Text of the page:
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 May 27 General F. J. Porter fought and defeated the enemy at Hanover Court-House. In this battle there were reported to me 62 killed and 210 Wounded. (But see revised statement, p. 65. ). Of the latter, 138 only went into the hospital. One hundred and twenty-three wounded prisoners fell into our hands. Ambulances were promptly sent for the wounded, and hospitals prepared for them in William Gaines’ and Hogan’s houses and outhouses. Hogan’s house being under fire, I was afterward obliged to remove the inmates (prisoners) to Dr. Gaines’ buildings, below. The wounded having been collected and attended to, I requested Colonel Ingalls to order the Knickerbocker to be in readiness to receive them that day (30th). I also directed the Elm City to carry 400 sick from White House to Yorktown. These boats were in possession of the Sanitary Commission. Neither of them were ready. I then directed our own boat, the Commodore, to be placed in position to receive the wounded, and requested Surgeon-General Smith to take the general direction of affairs at that point. (See appendix V.)
I then substituted the Daniel Webster No. 2 for the Elm City to convey the sick. This was met by further objection, and I was obliged to reiterate the order peremptorily, with instructions to the surgeon in charge of the hospital to call upon Colonel Ingalls to order the boat up and send the men off if there were any trouble. One hundred and  four wounded were sent down and received by Dr. Smith on the Commodore that day; of these 47 were prisoners. It was intended to remove the remainder of the wounded the next day, but a heavy rain coming on, we were obliged to defer it. That day at 2 p. m. the enemy attacked our left flank at Fair Oaks. The action lasted till night-fall. It was resumed the next morning, and continued till 11 a. m.
Immediately upon the commencement of the battle the boats at White House were ordered to be in readiness to receive the wounded. Surgeons were placed on board those in need of them. Other surgeons, volunteer and contract, of whom I had a supply at White House, were brought tip to the field depots. The transportation of the wounded was begun that night and steadily kept up till completed. This was accomplished by the 7th of June. I never received complete returns of the losses in this action. In Keyes’ corps 382were killed and 1,731 wounded. In Sumner’s the wounded were about 1,000, and in Heintzelman’s 750. The whole number sent from White House by the steamers was 3,580. Of these, 167 were conveyed to Philadelphia by the Wm. Whildin.
June 8 a skirmish took place in front of Sumner’s position, in which we had 4 killed and 23 wounded.
During all this time there were of course some men sick in the field hospitals. It was perceived they would be more and more in the way as new conflicts occurred, and it became necessary to devise some means of getting them to the rear. For this purpose I directed the establishment at Yorktown to be enlarged to the capacity of 2,500or 3,000 beds, so that I might relieve White house hospital and keep it clear for an emergency. The instructions to the officers in charge are in appendix marked W. I was in hopes I should have received before this the 400 hospital tents I had asked for while we were at Yorktown. About one-half of them arrived the middle of June. I requested General Van Vliet to have 100 pitched at White House for an extension of that hospital, and to deposit 75 at Savage and Fair Oaks Stations for use in another battle.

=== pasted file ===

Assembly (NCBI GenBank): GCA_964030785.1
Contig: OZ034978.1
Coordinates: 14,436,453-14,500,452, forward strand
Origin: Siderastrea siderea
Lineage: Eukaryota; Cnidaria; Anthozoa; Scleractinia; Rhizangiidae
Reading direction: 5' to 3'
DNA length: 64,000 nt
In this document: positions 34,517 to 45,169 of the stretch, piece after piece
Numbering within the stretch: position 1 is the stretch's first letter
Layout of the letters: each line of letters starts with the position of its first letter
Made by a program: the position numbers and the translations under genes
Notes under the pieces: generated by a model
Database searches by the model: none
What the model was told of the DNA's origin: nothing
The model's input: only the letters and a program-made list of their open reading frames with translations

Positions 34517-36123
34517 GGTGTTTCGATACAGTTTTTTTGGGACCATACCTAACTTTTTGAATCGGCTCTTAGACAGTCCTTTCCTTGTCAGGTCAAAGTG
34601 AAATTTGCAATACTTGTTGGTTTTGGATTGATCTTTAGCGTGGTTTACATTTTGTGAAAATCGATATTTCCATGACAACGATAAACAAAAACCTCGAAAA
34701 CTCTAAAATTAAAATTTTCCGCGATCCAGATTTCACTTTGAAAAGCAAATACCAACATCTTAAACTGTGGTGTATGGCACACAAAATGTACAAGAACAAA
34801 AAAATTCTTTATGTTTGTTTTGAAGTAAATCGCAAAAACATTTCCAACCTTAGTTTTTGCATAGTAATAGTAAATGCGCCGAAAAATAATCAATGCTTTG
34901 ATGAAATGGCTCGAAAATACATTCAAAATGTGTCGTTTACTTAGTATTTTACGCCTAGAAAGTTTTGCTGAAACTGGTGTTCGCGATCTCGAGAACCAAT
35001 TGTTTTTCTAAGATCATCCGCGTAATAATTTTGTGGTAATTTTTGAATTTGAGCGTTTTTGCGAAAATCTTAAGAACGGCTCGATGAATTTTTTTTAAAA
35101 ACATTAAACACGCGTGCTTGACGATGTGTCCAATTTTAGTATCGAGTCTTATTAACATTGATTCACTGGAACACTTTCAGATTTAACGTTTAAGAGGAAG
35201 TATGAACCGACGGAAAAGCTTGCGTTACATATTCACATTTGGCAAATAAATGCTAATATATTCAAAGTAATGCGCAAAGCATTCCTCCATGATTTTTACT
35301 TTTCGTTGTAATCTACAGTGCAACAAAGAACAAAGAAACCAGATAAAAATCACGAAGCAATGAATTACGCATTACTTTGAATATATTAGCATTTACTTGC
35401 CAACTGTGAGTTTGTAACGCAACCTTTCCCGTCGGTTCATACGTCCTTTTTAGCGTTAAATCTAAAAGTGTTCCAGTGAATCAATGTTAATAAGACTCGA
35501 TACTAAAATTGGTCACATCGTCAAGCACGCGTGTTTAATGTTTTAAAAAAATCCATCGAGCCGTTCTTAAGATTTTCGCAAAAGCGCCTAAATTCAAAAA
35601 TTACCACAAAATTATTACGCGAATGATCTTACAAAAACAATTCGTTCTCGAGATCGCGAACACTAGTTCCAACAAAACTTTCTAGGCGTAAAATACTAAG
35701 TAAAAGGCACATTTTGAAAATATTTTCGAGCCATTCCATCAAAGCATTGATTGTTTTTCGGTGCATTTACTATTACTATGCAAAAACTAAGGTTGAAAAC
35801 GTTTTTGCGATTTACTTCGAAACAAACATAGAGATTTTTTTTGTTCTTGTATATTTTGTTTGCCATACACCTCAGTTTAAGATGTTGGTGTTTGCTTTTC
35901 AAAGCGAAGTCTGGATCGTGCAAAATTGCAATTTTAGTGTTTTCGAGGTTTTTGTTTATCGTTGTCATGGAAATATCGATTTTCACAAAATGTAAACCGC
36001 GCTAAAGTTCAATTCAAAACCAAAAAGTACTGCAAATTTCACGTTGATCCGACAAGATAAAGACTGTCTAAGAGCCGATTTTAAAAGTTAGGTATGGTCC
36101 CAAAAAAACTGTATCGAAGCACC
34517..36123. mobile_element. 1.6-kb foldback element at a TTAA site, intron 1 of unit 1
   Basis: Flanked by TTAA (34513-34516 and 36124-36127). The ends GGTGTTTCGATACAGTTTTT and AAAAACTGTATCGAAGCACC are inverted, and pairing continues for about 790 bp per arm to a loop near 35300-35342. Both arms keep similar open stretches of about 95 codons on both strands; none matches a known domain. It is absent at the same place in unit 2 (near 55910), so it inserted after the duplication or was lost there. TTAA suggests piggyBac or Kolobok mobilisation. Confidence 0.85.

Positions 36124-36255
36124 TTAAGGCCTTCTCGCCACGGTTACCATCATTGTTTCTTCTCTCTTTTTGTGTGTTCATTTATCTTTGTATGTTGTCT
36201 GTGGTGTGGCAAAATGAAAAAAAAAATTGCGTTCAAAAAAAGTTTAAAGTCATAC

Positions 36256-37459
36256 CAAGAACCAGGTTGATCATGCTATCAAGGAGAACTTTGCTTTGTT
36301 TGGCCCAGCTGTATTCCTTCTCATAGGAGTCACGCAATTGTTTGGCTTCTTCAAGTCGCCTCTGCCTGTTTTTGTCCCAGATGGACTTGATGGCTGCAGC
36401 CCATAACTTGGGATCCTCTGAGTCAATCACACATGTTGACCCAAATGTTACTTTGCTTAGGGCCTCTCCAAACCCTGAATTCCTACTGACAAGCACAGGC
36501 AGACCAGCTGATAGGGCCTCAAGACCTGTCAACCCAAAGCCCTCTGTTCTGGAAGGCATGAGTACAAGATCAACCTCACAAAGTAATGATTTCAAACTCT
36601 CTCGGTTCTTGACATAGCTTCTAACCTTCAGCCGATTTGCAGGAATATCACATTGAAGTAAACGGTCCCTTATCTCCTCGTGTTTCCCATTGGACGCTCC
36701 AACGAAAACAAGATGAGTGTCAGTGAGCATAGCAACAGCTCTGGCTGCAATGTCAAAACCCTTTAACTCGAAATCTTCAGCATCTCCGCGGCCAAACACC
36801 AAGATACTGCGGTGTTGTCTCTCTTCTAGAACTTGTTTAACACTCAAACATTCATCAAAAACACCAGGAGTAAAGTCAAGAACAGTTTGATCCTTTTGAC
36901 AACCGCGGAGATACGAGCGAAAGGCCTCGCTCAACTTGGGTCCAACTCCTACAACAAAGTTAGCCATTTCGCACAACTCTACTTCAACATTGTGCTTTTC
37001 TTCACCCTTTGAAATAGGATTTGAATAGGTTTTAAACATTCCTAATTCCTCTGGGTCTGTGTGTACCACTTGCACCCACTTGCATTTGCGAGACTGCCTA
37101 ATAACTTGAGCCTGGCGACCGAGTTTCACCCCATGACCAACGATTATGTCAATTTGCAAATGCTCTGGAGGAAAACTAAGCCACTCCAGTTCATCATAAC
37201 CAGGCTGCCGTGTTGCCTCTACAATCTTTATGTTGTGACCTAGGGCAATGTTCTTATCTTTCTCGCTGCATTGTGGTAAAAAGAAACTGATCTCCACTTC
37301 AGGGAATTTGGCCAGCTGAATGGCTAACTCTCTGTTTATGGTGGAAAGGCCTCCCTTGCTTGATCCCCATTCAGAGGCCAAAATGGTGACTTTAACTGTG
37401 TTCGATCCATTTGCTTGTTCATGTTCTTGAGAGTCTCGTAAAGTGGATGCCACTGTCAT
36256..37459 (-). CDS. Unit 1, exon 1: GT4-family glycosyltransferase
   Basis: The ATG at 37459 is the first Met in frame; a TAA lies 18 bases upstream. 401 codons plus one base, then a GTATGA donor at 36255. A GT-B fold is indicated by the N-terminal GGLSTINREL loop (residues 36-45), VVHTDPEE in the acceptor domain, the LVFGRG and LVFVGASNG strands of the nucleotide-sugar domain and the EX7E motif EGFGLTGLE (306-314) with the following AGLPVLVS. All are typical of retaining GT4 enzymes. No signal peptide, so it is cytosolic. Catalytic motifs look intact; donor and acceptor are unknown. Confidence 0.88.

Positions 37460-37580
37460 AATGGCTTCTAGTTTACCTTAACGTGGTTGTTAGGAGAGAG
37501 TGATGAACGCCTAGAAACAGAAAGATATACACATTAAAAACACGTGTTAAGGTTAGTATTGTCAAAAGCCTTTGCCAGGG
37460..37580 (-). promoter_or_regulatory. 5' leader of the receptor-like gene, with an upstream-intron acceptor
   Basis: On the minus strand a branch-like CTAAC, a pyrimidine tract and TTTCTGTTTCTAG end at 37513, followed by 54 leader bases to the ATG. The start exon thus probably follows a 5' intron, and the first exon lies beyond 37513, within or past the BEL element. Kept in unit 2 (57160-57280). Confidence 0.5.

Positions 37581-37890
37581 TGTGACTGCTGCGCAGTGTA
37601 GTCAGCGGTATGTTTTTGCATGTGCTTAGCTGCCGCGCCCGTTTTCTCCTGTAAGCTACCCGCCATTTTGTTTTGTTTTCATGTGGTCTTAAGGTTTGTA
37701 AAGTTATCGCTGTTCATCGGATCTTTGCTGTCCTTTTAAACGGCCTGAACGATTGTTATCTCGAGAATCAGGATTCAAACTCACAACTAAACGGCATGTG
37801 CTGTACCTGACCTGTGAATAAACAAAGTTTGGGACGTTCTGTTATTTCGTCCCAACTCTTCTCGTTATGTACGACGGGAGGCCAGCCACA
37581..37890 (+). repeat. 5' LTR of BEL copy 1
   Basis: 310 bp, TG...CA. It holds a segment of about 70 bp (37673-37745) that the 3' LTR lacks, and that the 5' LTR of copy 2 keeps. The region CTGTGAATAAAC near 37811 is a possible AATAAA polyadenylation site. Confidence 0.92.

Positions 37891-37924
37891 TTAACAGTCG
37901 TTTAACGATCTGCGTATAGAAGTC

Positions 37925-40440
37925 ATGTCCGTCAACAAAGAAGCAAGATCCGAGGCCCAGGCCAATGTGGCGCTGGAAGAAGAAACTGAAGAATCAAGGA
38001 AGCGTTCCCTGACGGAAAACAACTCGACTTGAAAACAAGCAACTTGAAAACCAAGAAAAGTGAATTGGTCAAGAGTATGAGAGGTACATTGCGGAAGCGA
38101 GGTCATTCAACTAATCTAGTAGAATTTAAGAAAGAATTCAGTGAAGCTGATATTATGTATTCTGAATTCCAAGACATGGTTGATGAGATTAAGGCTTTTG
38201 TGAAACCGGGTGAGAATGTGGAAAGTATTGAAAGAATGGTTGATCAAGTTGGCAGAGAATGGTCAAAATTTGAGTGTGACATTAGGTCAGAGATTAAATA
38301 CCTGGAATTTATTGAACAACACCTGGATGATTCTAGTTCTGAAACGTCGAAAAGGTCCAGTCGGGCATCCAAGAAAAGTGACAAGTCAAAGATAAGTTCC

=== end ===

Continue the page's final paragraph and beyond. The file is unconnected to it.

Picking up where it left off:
June 4, about 450 sick were sent to Boston by the Sanitary Commission, contrary to my orders. I had received instructions from the Surgeon-General to send no more sick North for a certain time, and had refused permission for this vessel to go to Boston; still she was sent. I do not doubt that the agent thought it made no difference where he went, but he was none the more excusable for that. However, if civilians are allowed to have anything to do with military matters confusion cannot be avoided. They see things only from their own limited standpoint, will form and act upon their own opinions, and in ninety-nine cases in one hundred go wrong.
June 19, I authorized Mr. Olmstead, of the Commission, to fill the steamer Daniel Webster No. 1 and the Spaulding from the White house and Yorktown hospitals, and proceed with them to New York.
A very large number of rebels killed at Fair Oaks were interred by our troops; still many were left unburied. They had fallen or had been carried into the woods, and had thus escaped observation. In the course of time they became so offensive as to seriously incommode our camps. Disinfectants were sent to be strewn over the grounds, and every exertion was made to abate the nuisance. Still, it had not entirely ceased when we left the vicinity.
June 14 scurvy was again reported as having appeared in Sumner’s corps. I sent an able medical officer to investigate it, who found six cases in the Nineteenth and Twentieth Massachusetts Regiments and  several others “acquiring the predisposition to the disease.” My reports and action on this will be found in the appendix U2 and U3. It will be seen from these reports that the occurrence of scurvy even in this very limited degree was due alone to the neglect of officers to enforce the orders from your headquarters in relation to the use of vegetables by the men. These orders were reiterated, whether with any better success I do not know, but I heard no more of scurvy.
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Official Records of the Rebellion: Volume Eleven, Chapter 23, Part 1: Peninsular Campaign: Reports, pp.187-189
web page Rickard, J (25 October 2006)